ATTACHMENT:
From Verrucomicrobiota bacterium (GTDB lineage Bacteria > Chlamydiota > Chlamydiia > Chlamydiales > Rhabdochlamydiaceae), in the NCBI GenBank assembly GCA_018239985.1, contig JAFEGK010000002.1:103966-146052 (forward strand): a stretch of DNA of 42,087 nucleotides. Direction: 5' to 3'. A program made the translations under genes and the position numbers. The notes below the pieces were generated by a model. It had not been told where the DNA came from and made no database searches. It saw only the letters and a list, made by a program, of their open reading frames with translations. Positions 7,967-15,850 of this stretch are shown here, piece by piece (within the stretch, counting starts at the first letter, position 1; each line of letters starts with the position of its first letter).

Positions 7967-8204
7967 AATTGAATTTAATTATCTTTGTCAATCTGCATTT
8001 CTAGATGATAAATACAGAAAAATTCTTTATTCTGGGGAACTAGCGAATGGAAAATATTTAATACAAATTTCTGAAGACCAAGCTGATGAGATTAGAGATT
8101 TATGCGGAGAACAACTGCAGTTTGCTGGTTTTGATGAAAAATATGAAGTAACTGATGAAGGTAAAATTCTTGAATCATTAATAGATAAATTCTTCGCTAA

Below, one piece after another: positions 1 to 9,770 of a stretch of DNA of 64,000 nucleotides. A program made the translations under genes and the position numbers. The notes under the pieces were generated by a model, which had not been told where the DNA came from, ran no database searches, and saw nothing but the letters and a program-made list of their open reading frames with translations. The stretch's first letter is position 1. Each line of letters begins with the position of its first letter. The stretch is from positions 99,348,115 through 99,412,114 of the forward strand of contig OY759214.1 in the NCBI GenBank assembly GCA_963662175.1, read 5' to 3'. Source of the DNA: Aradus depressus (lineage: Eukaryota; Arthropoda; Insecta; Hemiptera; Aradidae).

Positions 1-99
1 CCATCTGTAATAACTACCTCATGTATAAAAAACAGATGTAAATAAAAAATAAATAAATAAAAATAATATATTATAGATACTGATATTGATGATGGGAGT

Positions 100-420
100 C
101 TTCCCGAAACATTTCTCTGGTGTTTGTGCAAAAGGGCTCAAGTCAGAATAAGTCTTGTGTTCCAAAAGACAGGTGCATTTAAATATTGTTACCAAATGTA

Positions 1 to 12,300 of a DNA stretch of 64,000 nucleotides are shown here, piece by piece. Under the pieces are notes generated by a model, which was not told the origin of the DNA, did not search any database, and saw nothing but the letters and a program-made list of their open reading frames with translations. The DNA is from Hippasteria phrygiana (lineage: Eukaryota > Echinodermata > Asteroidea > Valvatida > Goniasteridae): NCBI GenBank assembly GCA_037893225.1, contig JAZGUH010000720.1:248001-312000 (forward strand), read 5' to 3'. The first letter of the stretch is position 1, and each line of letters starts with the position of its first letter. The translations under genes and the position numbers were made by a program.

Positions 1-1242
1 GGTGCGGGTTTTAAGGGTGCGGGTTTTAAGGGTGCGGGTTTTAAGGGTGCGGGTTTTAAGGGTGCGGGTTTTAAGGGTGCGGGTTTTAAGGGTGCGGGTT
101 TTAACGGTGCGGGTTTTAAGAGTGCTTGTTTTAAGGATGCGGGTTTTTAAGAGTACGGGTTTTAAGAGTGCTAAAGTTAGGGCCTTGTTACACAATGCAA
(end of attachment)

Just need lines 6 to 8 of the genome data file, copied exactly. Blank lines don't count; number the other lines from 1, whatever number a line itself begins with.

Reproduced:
Below, one piece after another: positions 1 to 9,770 of a stretch of DNA of 64,000 nucleotides. A program made the translations under genes and the position numbers. The notes under the pieces were generated by a model, which had not been told where the DNA came from, ran no database searches, and saw nothing but the letters and a program-made list of their open reading frames with translations. The stretch's first letter is position 1. Each line of letters begins with the position of its first letter. The stretch is from positions 99,348,115 through 99,412,114 of the forward strand of contig OY759214.1 in the NCBI GenBank assembly GCA_963662175.1, read 5' to 3'. Source of the DNA: Aradus depressus (lineage: Eukaryota; Arthropoda; Insecta; Hemiptera; Aradidae).

Positions 1-99
1 CCATCTGTAATAACTACCTCATGTATAAAAAACAGATGTAAATAAAAAATAAATAAATAAAAATAATATATTATAGATACTGATATTGATGATGGGAGT